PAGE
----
by Curtis Brown
“I appreciate the fact that you are here with us. That you remember us.”
As I flew home from a 12-day medical mission with Minnesota Doctors for People to the State of Chiapas in southern Mexico, I was taking notes in my journal on what I’d learned, people and things I wanted to remember and aspirations for how I wanted to be and act after the trip. I filled pages, but was not really satisfied with what I was writing.
The morning after my Monday evening return from Mexico, I was taking my son Max to school. In the car, he was watching the video I took of the closing comments of one community leader in Playa Azul where we had held two days of clinic. When I heard the leader on the video say again: “I appreciate the fact that you are here with us. That you remember us;” I suddenly realized the purpose of our mission for me: memory.
The purpose is to remember people and circumstances and what we shared together, to form a memory and to not forget. First, there is the basic human need to want to be remembered and not forgotten. Also, we are to be reminded of the fact that everything – everything – including the most dire living circumstance or the most comfortable hotel bed, the malnourished patient and the delicious meal, the patient whose illness will soon claim her life and the young girl whose life will be saved because of medical treatment, sobs from depression and raucous laughter – everything is to be taken seriously and given meaning in the context of the most cherished memory which is the memory of the knowledge, the certain feeling that God’s gaze is on me. Without that memory, suffering is a tragedy, poverty is intolerable, illness is totally incurable, and death is final and unredeemable.
I understand why I wanted to consciously remember faces, to remember what people said. I wanted to remember their hugs before leaving clinic or their relief at learning a diagnosis. It was important to me to not forget their stories of walking to the clinic, of coffee harvests lost to a coffee tree plague, of not having money to go to a follow-up appointment or buy medicine. To remember their casual and sincere references to God’s presence in their life: “I can’t see well when I try to read the holy Word of God;” or “I want to thank the Blessed Virgin and thank God for your help;” or all of the phrases that translate to some variation on “God willing…”
Our task is to not forget. The Italian priest Father Luigi Giussani said: “Memory is the spiritual organ that sees in things their real nature. Memory is an event that happens now.”
The November 2017 Chiapas trip is not a time-bound event that began on November 2 and ended on November 13. The memory of the people, of the experience, is there for us if we insist on not losing any piece of it. But it is not enough to simply remember specific, stand-out emotional moments. Rather, I need to step back and look at the full impact of the experience. I need to remember how I was first given the opportunity to participate. I need to remember those at home who made it possible to take the trip. Th experience also includes the way I felt sharing my gratitude with the rest of the team in the van at the end of a day of clinic and my eager anticipation to hear the reflections of others on the day.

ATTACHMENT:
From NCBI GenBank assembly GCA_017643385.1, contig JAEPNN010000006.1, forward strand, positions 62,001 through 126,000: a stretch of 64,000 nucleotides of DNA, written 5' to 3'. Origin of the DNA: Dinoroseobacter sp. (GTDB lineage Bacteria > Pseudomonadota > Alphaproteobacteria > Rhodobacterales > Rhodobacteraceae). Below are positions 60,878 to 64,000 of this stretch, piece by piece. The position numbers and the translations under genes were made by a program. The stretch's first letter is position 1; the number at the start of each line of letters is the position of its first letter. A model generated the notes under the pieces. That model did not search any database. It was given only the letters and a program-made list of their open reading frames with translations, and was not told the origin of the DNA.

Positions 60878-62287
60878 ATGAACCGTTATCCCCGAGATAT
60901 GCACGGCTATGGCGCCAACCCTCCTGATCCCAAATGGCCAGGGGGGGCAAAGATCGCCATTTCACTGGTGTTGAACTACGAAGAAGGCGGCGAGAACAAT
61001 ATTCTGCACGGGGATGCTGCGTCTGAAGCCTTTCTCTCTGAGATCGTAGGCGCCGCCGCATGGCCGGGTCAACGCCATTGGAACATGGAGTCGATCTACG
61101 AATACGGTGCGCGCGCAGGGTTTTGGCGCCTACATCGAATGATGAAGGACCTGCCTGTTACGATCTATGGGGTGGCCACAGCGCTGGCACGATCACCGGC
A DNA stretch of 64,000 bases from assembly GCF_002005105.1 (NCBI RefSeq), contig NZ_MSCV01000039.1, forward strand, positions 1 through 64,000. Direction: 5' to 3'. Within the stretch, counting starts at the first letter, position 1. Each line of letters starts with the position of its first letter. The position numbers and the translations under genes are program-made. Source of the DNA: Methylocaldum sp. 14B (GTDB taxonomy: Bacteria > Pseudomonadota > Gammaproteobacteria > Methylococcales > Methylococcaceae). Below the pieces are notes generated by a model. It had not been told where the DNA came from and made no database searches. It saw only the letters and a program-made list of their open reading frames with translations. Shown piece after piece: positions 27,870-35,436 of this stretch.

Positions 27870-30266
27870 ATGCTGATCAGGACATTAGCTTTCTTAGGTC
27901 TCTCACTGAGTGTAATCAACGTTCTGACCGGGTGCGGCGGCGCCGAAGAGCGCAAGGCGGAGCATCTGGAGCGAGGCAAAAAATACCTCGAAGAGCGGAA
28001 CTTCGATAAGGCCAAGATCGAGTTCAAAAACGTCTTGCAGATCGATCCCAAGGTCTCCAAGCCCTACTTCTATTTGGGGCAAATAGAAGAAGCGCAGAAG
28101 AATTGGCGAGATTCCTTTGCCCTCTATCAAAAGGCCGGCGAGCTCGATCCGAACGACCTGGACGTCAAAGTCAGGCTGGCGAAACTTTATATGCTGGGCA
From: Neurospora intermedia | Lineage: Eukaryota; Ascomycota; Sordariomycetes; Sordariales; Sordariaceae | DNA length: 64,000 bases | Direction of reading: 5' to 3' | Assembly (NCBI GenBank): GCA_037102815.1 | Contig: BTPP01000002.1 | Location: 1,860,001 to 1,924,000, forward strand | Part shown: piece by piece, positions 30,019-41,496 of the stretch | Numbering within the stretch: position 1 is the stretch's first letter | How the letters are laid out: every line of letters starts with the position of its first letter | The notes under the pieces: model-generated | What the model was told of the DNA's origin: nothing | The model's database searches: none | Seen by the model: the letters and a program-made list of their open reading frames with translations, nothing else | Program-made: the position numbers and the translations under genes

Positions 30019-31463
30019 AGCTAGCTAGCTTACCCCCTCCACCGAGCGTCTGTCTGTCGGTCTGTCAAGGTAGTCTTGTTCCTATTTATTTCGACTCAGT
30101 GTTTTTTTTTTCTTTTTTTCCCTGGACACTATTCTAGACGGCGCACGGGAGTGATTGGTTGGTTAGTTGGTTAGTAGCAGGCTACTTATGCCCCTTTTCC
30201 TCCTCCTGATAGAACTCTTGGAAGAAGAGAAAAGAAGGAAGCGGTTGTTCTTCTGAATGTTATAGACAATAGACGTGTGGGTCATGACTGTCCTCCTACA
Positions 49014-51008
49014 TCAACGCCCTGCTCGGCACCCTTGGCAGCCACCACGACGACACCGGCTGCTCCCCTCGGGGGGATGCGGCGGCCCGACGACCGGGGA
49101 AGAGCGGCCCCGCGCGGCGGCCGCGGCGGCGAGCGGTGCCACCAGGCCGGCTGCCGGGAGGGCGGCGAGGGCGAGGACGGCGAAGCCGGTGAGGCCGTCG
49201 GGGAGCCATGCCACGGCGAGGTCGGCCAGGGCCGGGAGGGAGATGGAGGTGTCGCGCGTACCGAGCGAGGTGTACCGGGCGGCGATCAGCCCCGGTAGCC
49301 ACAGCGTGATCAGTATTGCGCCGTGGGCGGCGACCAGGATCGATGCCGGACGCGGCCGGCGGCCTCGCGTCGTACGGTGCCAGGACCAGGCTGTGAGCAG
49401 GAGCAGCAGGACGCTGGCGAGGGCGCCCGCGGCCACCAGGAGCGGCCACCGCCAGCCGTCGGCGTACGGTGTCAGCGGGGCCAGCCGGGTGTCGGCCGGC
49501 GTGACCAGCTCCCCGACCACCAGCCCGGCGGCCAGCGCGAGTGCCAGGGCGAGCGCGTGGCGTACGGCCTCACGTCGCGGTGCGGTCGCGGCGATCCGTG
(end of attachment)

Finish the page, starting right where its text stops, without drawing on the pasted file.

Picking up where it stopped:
This is the memory that allows me to see clearly the work of Providence in my life, which is the real nature of things. To see the involvement of Christ offering to me people and circumstances for my good. It is this memory that allows me to return to my work in a comfortable office in a prosperous suburb with a new perspective of humility and gratitude. It allows me to live with my family with a renewed appreciation.
The memory of the tenth medical mission of Minnesota Doctors for People in November 2017 is available now, to be recalled with gratitude and to allow me to see my present reality for the gift it is and allows me to live these circumstances with an intensity and awareness which is enhanced by the experience of the medical mission.
Remembering in this way, I can assure the community leader in Playa Azul that I do, in fact, remember them.
by Collette Meidinger
Friday was a busy day with over 80 patients who needed double interpretation. Imagine going to clinic with your uncle, cousin, two sisters and a grandparent, and all feeling sick with different problems. We had several families in this situation today. Thankfully they can be open about their problems in front of families, but it does take time to gather all this information as everyone has their own idea of what is really the problem.